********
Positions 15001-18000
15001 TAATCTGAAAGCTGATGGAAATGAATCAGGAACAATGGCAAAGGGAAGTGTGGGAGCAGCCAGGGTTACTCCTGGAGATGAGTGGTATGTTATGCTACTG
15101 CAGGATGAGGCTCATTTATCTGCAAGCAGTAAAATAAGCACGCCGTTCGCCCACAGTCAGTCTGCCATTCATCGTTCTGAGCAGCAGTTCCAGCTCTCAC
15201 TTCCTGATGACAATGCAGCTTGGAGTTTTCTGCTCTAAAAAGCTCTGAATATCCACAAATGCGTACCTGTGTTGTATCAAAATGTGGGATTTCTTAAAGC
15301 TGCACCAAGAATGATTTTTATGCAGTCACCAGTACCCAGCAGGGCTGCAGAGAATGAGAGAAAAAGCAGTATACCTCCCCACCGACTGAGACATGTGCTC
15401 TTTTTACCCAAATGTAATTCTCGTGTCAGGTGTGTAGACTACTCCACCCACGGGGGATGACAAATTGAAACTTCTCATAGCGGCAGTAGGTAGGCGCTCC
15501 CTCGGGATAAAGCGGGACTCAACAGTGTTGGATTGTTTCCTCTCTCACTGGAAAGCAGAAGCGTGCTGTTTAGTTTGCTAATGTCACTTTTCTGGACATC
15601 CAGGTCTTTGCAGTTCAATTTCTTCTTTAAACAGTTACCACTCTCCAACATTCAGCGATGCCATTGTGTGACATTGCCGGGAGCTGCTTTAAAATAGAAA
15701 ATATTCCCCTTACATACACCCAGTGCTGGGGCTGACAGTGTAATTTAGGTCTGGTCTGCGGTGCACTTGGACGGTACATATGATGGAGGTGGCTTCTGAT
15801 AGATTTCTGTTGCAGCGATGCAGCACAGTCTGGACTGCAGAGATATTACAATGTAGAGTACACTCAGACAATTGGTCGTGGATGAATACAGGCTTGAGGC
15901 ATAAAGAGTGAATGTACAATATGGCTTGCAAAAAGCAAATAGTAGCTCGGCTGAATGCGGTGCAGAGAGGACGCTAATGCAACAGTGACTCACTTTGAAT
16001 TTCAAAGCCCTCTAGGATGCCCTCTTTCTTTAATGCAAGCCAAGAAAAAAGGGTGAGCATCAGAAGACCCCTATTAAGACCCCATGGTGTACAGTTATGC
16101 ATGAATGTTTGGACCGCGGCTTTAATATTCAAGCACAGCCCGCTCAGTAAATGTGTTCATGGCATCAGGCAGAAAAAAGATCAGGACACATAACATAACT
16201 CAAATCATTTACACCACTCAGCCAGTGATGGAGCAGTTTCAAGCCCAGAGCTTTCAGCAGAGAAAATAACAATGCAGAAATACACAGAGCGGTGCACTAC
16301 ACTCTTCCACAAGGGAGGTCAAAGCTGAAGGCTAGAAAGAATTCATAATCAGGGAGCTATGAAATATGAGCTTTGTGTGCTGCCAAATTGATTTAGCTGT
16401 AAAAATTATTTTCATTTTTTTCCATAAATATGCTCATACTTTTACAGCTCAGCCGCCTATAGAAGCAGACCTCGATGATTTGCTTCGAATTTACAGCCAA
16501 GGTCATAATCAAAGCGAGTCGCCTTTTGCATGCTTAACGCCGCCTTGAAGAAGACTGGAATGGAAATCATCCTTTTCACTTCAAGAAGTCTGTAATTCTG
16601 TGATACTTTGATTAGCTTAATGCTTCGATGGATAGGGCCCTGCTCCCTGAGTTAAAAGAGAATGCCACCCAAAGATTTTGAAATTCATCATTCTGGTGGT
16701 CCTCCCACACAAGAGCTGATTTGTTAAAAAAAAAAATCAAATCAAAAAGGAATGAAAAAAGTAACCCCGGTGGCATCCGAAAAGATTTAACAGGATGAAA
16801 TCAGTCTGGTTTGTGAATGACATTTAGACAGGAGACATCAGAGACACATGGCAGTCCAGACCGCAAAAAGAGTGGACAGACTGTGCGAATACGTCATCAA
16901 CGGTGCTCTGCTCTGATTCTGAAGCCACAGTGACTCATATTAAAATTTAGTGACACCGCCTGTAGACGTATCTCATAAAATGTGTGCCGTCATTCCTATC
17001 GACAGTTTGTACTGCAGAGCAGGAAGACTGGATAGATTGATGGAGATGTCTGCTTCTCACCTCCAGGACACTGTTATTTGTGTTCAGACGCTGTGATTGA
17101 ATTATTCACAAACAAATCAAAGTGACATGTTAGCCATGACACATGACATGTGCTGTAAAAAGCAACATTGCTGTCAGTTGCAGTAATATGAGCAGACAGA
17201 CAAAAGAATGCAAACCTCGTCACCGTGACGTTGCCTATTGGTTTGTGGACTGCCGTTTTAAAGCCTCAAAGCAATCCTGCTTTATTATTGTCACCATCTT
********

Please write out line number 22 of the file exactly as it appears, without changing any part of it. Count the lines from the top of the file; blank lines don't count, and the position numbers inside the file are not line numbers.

17001 GACAGTTTGTACTGCAGAGCAGGAAGACTGGATAGATTGATGGAGATGTCTGCTTCTCACCTCCAGGACACTGTTATTTGTGTTCAGACGCTGTGATTGA